• January 15, 2019

    PTAB To Review Patent At Center Of Qualcomm, Apple Fight

    The Patent Trial and Appeal Board agreed Tuesday to review a Qualcomm Inc. patent related to cellular technology that some Apple Inc. iPhones were previously found to infringe, saying parts of the patent are likely invalid.

  • January 15, 2019

    IP Group Of The Year: Fish & Richardson

    Fish & Richardson PC successfully overturned two major jury verdicts — including the largest patent infringement award in U.S. history — for its client Gilead Sciences Inc., while also notching victories for companies such as Altair Engineering Inc. and Velcro USA Inc., earning the firm a spot among Law360's Intellectual Property Practice Groups of the Year.

  • January 15, 2019

    Edwards Pays Boston Scientific $180M, Ending All IP Fights

    Edwards Lifesciences Corp. has agreed to pay Boston Scientific Corp. $180 million to settle all patent litigation worldwide tied to coronary repair devices, the companies announced Tuesday.

  • January 15, 2019

    Heinz Faces Trademark Suit Over New 'Mayochup' Sauce

    The Kraft Heinz Co. was hit with a trademark lawsuit Monday over its recent launch of a mayonnaise-ketchup spread called "Mayochup," a name that a Louisiana sauce maker says is too much like the "Metchup" he has used for a decade on his similar product.

  • January 14, 2019

    Oracle, Rimini Spar At High Court Over Copyright Costs

    Attorneys for Oracle and a technical support service called Rimini Street Inc. faced off Monday before the U.S. Supreme Court over how much a winning copyright litigant can recoup in legal bills, offering the justices sharply divergent views on what lawmakers meant by “full costs.”

  • January 14, 2019

    Comcast Sued Again Over DVR Tech In TiVo IP Battle

    A TiVo Corp. unit filed new patent infringement allegations Monday in California federal court over the digital video recording technology in Comcast Corp.'s set-top boxes, despite the Patent Trial and Appeal Board finding related patents to be invalid.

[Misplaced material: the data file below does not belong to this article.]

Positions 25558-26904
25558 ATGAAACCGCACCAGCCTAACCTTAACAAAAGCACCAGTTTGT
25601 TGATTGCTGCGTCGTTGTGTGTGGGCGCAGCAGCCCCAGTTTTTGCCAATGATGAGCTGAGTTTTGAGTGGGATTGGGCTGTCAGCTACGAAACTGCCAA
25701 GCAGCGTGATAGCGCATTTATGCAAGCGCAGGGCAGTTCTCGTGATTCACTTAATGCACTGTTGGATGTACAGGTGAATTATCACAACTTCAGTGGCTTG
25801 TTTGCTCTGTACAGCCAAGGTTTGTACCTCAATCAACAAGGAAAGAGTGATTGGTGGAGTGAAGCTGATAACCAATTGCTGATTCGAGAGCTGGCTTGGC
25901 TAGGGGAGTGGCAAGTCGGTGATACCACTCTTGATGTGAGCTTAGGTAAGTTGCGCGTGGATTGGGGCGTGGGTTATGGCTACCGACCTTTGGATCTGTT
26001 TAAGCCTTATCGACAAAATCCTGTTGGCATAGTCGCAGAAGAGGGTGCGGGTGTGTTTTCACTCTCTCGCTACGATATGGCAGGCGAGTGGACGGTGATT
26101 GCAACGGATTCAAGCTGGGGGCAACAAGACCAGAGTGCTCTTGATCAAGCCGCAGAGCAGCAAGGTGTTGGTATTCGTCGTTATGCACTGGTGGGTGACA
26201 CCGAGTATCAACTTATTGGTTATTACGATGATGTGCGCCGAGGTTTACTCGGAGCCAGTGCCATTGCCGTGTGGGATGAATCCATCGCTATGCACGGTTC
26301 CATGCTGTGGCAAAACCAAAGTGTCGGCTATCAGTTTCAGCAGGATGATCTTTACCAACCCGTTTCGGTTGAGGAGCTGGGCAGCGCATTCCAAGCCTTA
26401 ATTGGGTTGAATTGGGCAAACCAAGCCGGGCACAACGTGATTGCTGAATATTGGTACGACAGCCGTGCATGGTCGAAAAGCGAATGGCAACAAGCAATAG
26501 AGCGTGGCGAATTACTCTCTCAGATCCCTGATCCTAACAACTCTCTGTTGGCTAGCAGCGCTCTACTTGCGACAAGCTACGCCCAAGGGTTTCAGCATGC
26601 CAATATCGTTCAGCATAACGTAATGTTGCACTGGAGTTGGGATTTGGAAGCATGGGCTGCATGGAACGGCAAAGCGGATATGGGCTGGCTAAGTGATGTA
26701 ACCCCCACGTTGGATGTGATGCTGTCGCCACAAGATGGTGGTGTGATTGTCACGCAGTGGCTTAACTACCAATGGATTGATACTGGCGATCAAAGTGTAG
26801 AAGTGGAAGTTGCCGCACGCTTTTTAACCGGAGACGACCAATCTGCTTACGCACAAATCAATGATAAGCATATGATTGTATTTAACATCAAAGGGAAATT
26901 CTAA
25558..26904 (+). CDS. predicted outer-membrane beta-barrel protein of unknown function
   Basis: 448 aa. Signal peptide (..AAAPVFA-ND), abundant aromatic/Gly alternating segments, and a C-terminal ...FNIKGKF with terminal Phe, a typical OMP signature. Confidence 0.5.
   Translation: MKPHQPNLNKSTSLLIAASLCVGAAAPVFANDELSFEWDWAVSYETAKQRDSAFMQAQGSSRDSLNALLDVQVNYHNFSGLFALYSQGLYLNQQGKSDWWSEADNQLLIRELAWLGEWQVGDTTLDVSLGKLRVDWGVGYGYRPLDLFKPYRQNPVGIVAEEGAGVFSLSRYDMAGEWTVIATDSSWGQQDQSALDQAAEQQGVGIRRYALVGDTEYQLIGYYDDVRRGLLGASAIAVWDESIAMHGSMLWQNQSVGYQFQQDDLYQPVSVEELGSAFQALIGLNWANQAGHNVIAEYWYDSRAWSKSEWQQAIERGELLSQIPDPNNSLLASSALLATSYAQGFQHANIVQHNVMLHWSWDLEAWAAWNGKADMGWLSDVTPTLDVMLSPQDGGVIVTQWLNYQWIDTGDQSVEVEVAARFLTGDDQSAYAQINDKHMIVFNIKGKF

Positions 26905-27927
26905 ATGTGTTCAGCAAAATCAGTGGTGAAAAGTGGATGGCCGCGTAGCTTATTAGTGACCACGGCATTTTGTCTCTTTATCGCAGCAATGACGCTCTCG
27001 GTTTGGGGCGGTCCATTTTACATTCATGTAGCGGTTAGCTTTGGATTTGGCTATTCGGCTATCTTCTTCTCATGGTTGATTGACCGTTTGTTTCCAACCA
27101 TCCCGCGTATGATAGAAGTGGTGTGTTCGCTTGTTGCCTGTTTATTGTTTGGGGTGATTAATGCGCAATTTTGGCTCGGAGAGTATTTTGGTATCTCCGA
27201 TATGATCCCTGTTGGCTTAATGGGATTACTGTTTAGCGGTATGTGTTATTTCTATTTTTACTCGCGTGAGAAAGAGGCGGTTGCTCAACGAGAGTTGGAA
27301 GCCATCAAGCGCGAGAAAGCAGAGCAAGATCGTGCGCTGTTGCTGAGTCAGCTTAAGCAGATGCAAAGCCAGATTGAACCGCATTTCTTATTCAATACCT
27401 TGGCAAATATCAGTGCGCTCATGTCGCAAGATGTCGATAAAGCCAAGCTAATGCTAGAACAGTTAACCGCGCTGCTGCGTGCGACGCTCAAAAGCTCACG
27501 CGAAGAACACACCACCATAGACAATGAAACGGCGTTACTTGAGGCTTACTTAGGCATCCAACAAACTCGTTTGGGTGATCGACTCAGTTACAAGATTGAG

• January 14, 2019

    GTC Law Group Settles Chancery Fight Over IP Asset Sale

    GTC Law Group told a Delaware Chancery Court judge Monday that it had reached a settlement deal for a temporary restraining order with a secured lender of its client Osterhout Group Inc. that will allow a sale of the technology company to move forward while setting aside up to $700,000 in unpaid legal fees.

  • January 14, 2019

    Allergan's Attack On Drug Compounding Falls Flat

    A California federal judge has rejected Allergan Inc.’s high-stakes effort to make many drug compounding activities unlawful, saying he will defer to the U.S. Food and Drug Administration’s decision to allow the activities.

  • January 14, 2019

    Fed. Circ. Affirms Generics Win In Colitis Patent Suit

    The Federal Circuit on Monday upheld a lower court ruling that cleared Teva Pharmaceutical Industries Ltd. and Alvogen Pine Brook LLC of patent infringement in a lawsuit over the companies’ generic versions of the colitis medication Uceris.

  • January 14, 2019

    Baker Botts Defeats Takeda’s DQ Bid In Heartburn Drug Fight

    Baker Botts LLP can continue representing Zydus Pharmaceuticals as it pursues antitrust claims against Takeda over a heartburn medication, despite the law firm’s prior representation of Takeda’s ally in patent litigation over the same drug, a New Jersey federal judge said in a ruling made public Friday.

Expert Analysis

  • Why AFAs Are Key To The Future Of Legal Practice

    Kelly Eisenlohr-Moul